Helical tomotherapy as a means of delivering accelerated partial breast irradiation

Susanta K. Hui, Rupak K. Das, Jeff Kapatoes, Gustavo Oliviera, Stuart Becker, Heath Odau, John D. Fenwick, Rakesh Patel, Robert Kuske, Minesh Mehta, Bhudatt Paliwal, Thomas R. Mackie, Jack F. Fowler, James S. Welsh

Research output: Contribution to journalArticlepeer-review

40 Scopus citations


A novel treatment approach utilizing helical tomotherapy for partial breast irradiation for patients with early-stage breast cancer is described. This technique may serve as an alternative to high dose-rate (HDR) interstitial brachytherapy and standard /inac-based approaches. Through helical tomotherapy, highly conformal irradiation of target volumes and avoidance of normal sensitive structures can be achieved. Unlike HDR brachytherapy, it is noninvasive. Unlike other linac-based techniques, it provides image-guided adaptive radiotherapy along with intensity modulation. A treatment planning CT scan was obtained as usual on a post-lumpectomy patient undergoing HDR interstitial breast brachytherapy. The patient underwent catheter placement for HDR treatment and was positioned prone on a specially designed position-supporting mattress during CT. The planning target volume (PTV) was defined as the lumpectomy bed plus a 20 mm margin. The prescription dose was 34 Gy (10 fx of 3.4 Gy) in both the CT based HDR and on the tomotherapy plan. Cumulative dose-volume histograms (DVHs) were generated and analyzed for the target, lung, heart, skin, pectoralis muscle, and chest wall for both HDR brachytherapy and helical tomotherapy. Dosimetric coverage of the target with helical tomotherapy was conformal and homogeneous. "Hot spots" (≥150% isodose line) were present around implanted dwell positions in brachytherapy plan whereas no isodose lines higher than 109% were present in the helical tomotherapy plan. Similar dose coverage was achieved for lung, pectoralis muscle, heart, chest wall and breast skin with the two methods. We also compared our results to that obtained using conventional linac-based three dimensional (3D) conformal accelerated partial breast irradiation. Dose homogeneity is excellent with 3D conformal irradiation, and lung, heart and chest wall dose is less than for either HDR brachytherapy or helical tomotherapy but skin and pectoral muscle doses were higher than with the other techniques. Our results suggest that helical tomotherapy can serve as an effective means of delivering accelerated partial breast irradiation and may offer superior dose homogeneity compared to HDR brachytherapy.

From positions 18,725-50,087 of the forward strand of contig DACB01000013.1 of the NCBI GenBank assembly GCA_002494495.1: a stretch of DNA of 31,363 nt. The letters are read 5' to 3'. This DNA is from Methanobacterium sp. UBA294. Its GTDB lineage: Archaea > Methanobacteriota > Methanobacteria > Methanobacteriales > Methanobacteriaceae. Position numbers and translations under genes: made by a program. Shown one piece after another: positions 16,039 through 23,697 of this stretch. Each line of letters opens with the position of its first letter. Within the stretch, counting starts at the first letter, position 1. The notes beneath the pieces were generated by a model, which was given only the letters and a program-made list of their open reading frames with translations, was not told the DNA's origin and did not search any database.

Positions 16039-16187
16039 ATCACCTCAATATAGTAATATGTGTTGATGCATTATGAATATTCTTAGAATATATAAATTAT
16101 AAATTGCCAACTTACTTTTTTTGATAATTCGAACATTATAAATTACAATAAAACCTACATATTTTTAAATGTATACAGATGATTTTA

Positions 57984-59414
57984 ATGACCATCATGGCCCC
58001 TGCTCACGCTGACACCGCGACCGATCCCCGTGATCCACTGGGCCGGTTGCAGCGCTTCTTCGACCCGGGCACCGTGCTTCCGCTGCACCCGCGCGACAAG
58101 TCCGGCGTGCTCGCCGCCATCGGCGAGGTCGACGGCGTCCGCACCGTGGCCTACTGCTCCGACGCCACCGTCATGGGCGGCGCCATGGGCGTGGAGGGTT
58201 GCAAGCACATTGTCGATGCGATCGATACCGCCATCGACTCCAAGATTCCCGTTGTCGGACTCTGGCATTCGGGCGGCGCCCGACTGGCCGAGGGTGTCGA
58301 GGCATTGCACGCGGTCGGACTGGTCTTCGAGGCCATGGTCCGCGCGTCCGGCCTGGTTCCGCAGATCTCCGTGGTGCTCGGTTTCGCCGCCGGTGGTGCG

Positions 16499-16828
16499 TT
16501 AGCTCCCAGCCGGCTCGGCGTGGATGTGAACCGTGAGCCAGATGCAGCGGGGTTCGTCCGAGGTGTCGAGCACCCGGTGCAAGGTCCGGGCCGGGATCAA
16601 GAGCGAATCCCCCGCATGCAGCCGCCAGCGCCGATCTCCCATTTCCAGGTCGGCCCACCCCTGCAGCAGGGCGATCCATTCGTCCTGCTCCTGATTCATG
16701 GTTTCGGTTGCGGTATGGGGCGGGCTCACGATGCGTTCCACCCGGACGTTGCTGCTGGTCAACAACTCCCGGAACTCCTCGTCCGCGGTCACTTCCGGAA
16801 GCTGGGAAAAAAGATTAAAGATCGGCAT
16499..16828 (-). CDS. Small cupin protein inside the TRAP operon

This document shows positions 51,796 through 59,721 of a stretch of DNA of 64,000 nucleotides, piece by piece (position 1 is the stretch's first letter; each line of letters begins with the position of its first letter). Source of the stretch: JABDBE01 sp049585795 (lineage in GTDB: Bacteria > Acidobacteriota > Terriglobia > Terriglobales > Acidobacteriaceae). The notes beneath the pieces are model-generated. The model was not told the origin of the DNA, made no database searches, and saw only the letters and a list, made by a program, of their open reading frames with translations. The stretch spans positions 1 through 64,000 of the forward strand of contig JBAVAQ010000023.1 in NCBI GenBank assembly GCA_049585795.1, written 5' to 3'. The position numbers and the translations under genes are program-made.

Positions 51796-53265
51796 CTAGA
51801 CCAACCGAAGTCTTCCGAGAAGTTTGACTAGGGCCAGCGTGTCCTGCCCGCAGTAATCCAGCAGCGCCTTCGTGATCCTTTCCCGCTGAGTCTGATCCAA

Original languageEnglish (US)
Pages (from-to)639-646
Number of pages8
JournalTechnology in Cancer Research and Treatment
Issue number6
StatePublished - Dec 2004


  • Brachytherapy
  • Breast cancer
  • Helical tomotherapy


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